These texts were not independently compiled by the many different editors on the basis of close personal examination of numerous Greek manuscripts, but are genealogically-related.
When Erasmus was compiling his text, he had access to only one manuscript of Revelation, and it lacked the last six verses, so he took the Latin Vulgate and back-translated from Latin to Greek. The fact that all textus receptus editions of Stephanus, Beza, et al. No edition of the Greek New Testament agreeing precisely with the text followed by the KJV translators was in existence until when F. Scrivener produced such an edition though even it differs from the King James Version in a very few places, e. This text does not conform exactly to any of the historic texts dating from the Reformation period and known collectively as the textus receptus.
Though the terms textus receptus and majority text are frequently used as though they were synonymous, they by no means mean the same thing. When the majority text was being compiled by Hodges and Farstad, their collaborator Pickering estimated that their resultant text would differ from the textus receptus in over 1, places; in fact, the differences amounted to 1, The majority of manuscripts and Westcott and Hort agree against the textus receptus in excluding Luke Except in a few rare cases, writers well-versed in textual criticism have abandoned the textus receptus as a standard text.
Yes, both the and the ,much easier read Edition. King James did not error, he falsified, as its very obvious, calculated change. I still love KJV, but appreciate the Bible our forefathers brought over on the mayflower too! They did not bring the newer KJV on their voyage. Maybe they just loved their at that time 60 year old bibles, better. Or they knew better! The english in this version, is also difficult to understand. For those in the 21st century. Christians are still beating this old drum? That issue was argued in the Massachusetts Bay Colony in the s by both pastors and lawyers!
Marg, you motivate me to be more patient. How long can you keep moderating this discussion and maintain your patience? As long as it takes…. He explicates the great accomplishments of the KJV, does not bash those who think it is the best translation for all English readers, and explicates reasons why any modern English translation of the Bible should be better for us. McGrath is a polymath.
He helped me appreciate the greatness of the KJV. Barr gives us insight into both translation theory and Interpretation difficulties.
7 things you may not know about the King James Bible | Marg Mowczko
I am amazed at how far the zeal of some commenters on these pages so far surpasses their knowledge. Many have no understanding of the difficulties involved in translating from any language to another language—let alone from Biblical Hebrew or from Koine. I agree with the writer who said Christians need to be more involved in demonstrating the love of Christ to our lost world than debating our favorite translations of the Bible.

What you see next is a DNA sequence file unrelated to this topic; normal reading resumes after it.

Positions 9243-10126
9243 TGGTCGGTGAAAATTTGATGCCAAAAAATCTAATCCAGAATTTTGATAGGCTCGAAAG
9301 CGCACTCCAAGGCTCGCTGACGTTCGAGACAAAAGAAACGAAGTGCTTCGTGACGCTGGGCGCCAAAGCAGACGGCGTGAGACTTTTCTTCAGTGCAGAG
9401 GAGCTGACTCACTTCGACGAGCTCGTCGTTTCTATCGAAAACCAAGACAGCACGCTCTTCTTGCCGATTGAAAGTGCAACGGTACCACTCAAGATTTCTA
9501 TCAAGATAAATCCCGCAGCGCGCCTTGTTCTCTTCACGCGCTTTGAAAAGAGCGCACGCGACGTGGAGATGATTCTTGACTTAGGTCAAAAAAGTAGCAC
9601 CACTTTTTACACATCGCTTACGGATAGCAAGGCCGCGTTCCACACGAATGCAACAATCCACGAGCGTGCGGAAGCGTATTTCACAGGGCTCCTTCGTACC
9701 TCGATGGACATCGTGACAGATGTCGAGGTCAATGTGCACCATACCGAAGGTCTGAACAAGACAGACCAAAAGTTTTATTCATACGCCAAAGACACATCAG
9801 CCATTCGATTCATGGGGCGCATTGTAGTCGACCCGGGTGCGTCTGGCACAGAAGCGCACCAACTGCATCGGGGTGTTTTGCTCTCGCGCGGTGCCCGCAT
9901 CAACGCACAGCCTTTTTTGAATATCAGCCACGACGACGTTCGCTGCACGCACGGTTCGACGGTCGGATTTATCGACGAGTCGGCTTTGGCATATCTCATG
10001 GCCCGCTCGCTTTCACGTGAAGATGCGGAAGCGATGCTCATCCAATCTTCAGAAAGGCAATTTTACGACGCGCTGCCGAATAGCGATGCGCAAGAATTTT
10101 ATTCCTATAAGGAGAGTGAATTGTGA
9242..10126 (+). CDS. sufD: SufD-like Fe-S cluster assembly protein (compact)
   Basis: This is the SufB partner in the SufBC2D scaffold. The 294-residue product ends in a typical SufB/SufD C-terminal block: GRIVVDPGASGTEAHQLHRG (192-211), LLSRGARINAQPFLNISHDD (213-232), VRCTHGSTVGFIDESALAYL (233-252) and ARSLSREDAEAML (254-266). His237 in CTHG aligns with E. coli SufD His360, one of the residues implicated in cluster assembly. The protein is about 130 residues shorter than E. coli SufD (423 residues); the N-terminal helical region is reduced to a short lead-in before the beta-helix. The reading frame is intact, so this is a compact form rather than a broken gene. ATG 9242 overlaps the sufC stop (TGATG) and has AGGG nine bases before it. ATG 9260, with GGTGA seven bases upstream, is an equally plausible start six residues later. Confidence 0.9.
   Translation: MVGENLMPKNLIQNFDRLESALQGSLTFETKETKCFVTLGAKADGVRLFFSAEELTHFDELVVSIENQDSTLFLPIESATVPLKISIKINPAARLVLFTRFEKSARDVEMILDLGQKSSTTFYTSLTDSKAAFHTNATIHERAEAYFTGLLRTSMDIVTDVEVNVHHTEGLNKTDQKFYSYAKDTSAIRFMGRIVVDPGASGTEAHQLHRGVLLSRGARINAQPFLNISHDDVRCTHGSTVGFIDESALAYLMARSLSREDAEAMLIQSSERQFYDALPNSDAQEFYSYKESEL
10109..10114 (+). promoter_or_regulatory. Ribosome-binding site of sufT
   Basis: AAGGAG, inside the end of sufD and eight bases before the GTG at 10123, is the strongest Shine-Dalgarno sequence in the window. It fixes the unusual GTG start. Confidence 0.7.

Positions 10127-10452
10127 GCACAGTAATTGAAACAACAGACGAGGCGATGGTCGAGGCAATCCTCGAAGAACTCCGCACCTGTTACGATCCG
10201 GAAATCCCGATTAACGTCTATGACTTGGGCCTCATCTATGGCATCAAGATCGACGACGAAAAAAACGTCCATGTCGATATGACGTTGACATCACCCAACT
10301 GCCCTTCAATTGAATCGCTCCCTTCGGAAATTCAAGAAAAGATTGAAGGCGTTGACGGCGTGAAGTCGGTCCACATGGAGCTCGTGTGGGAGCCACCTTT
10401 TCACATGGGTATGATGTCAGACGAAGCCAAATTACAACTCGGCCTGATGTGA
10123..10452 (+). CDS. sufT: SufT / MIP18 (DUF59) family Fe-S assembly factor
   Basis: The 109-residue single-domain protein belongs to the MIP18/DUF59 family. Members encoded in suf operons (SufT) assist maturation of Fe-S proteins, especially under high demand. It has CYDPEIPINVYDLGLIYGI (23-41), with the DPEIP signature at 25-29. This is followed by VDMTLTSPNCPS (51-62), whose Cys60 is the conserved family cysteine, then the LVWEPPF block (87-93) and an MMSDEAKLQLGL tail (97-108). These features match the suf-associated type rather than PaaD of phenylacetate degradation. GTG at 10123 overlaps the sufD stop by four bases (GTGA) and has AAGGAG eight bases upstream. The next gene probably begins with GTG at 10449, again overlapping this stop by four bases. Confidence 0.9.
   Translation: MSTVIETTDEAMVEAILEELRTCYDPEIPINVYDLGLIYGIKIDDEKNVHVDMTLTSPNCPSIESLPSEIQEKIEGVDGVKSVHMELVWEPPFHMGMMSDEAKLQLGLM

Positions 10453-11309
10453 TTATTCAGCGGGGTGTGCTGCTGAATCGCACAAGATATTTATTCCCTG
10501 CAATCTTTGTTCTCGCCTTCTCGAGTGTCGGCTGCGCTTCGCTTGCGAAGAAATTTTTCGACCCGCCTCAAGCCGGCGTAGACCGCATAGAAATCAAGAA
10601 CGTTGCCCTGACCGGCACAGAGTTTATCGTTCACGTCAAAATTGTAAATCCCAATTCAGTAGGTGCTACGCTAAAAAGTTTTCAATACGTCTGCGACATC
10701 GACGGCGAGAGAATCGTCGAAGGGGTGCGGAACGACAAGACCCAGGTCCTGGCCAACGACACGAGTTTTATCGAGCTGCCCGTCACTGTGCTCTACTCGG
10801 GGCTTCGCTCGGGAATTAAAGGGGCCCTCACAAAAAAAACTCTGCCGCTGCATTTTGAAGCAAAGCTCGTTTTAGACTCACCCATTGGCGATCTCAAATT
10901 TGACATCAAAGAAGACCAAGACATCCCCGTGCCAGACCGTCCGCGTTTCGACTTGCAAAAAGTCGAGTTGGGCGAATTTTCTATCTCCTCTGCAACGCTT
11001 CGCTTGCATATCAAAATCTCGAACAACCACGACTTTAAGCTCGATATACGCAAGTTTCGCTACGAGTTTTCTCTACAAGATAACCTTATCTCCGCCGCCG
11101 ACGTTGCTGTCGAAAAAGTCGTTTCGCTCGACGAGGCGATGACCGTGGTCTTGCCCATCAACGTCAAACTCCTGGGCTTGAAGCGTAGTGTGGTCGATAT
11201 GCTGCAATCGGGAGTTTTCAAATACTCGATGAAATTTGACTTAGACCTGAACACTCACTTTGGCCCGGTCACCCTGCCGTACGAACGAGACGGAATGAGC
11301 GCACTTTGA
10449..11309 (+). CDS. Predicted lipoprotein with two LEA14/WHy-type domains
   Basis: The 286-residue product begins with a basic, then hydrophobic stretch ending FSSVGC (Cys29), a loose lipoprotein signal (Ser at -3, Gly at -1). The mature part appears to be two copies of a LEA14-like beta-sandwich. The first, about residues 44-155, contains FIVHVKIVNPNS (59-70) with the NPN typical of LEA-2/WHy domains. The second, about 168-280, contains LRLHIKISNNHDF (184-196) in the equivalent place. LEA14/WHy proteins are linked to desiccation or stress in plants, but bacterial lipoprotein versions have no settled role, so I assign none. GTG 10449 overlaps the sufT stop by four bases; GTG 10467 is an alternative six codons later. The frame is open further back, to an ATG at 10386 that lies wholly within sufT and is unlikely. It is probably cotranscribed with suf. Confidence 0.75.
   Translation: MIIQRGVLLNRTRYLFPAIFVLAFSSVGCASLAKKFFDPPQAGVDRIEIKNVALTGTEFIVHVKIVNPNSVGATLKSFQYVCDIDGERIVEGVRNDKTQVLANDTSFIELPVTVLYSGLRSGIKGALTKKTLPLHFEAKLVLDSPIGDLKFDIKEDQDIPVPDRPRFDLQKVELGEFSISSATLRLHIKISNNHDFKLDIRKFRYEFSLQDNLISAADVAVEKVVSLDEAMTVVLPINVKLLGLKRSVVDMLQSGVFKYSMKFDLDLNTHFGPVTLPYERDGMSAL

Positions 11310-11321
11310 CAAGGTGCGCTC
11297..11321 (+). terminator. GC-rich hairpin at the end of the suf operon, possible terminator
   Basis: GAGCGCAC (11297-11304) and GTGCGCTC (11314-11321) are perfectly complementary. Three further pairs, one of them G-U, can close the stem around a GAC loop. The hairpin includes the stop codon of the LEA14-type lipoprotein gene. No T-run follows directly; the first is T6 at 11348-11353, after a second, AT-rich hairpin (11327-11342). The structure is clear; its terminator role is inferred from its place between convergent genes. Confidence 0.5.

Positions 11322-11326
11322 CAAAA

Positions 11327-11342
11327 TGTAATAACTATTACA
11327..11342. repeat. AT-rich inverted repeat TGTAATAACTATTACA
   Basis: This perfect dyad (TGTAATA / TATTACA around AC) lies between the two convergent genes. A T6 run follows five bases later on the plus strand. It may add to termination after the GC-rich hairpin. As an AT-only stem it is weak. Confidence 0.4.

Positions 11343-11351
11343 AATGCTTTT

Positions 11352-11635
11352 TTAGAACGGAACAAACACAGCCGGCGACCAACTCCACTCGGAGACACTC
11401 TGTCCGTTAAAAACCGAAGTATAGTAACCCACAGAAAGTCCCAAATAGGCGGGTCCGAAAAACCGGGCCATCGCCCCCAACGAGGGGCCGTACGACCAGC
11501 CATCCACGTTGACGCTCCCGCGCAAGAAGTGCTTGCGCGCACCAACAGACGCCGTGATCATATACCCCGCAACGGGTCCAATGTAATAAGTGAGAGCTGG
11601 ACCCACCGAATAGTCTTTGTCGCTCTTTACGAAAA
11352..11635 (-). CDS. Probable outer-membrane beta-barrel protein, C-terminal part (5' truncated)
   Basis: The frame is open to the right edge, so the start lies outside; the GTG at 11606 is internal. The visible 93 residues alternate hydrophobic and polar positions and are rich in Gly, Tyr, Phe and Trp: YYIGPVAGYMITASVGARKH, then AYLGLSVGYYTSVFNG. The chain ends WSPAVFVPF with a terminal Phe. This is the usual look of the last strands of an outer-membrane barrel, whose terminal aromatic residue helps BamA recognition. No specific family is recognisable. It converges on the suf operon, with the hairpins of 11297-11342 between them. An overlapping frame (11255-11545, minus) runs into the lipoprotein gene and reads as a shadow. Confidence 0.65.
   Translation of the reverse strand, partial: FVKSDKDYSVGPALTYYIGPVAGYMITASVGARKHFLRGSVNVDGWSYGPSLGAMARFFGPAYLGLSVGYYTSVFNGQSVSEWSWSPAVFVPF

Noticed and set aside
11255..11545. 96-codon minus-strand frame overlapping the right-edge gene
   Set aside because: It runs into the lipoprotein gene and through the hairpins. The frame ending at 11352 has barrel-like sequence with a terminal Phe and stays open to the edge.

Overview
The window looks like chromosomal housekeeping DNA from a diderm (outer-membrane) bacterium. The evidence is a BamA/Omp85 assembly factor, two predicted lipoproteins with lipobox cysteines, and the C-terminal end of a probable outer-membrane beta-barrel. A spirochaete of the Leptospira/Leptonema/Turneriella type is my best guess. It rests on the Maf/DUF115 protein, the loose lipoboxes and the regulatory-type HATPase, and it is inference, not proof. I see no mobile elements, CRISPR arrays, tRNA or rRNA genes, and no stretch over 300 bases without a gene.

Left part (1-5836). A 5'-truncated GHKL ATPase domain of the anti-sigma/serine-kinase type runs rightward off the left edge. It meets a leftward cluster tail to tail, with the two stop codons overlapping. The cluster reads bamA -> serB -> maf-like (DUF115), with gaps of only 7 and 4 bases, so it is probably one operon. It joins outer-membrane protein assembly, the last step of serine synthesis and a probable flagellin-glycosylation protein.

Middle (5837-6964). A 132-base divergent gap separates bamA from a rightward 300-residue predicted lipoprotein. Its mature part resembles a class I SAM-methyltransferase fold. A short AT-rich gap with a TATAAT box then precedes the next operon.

This whole discussion reminds me of how some Christians like to study the book of Revelation—just so they can argue with other Christians about how best to interpret the end times. Or is everyone close-minded regarding KJV Only? I just wanted to salute your incredible Christlike patience.
I have no desire to cause more division in the church over what is sadly a contentious issue for some. It is a concern to me that this is the only page on my website that contains cautions about what people may post in the comments section. Enter your email address to subscribe to this blog and receive notifications of new posts by email. Images Page decorations are copied from the King James Bible as is the image of the frontispiece below.
Next A shepherd who only feeds the male sheep in his flock? Marg Marg Mowczko lives north of Sydney, Australia, in a house filled with three generations of family. Don Johnson on December 18, at 1: Marg on December 18, at 2: Marg on December 19, at 9: Marg on January 3, at 3: Pastor Dustin, You make some excellent points. Dawson Williams on February 27, at 7: Marg on February 27, at Dawson Williams on February 27, at Marg on February 27, at 2: Monte Botts on June 6, at 3: Marg on June 6, at 9: Pastordt on June 7, at 1: Marg on June 7, at 5: You sure seem to know a lot about the King James Version.
Tom Howard on July 2, at Marg on July 3, at Marg on June 6, at Sorry for the delay in replying. Marg on July 2, at 5: Tom Howard on July 3, at 2: DaveH on July 4, at 9: Marg on July 4, at Hi Dave, My main point is that much of the language of the KJV, even that of the more recent editions, is dated, and that some of the words in the KJV no longer convey an accurate meaning, simply because the meanings of some words have changed over time.
DaveH on July 4, at Marg on July 5, at 1: Peggy Cassidy on August 8, at 8: Marg on August 8, at 9: I use various translations. Which quotation do you prefer, in the end: Marg on October 9, at 1: Bill on October 18, at 5: Bill on October 20, at 8: Tom Howard on October 20, at Tom Howard on October 21, at Bill on October 21, at 1: Tom Howard on October 21, at 5: Bill on October 21, at 7: Tom Howard on October 22, at Marg on November 17, at 1: Marg on November 21, at Several early church writers make references to apocryphal books and even commend some of them.
Marg on November 21, at 3: Tom Howard on January 8, at How about these prices? Bill on December 17, at Are we being diverted from the real battle by these skirmishes? Marg on January 11, at 8: The author of The Message never intended his work to be treated as a Bible translation.
Bluey on July 11, at 5: Marg on July 12, at 1: Brian F on January 28, at 7: Besides that single, tiny, complaint, this article is definitely spot on. Marg on February 17, at 8: Source for Daemonologie by King James http: Marg on February 17, at Thank you so much, Judy. This is very helpful. Tom Howard on February 22, at Beth on March 29, at 5: Staci on April 1, at 3: Marg on April 1, at It sure helps to have an English translation with language that is easy to understand.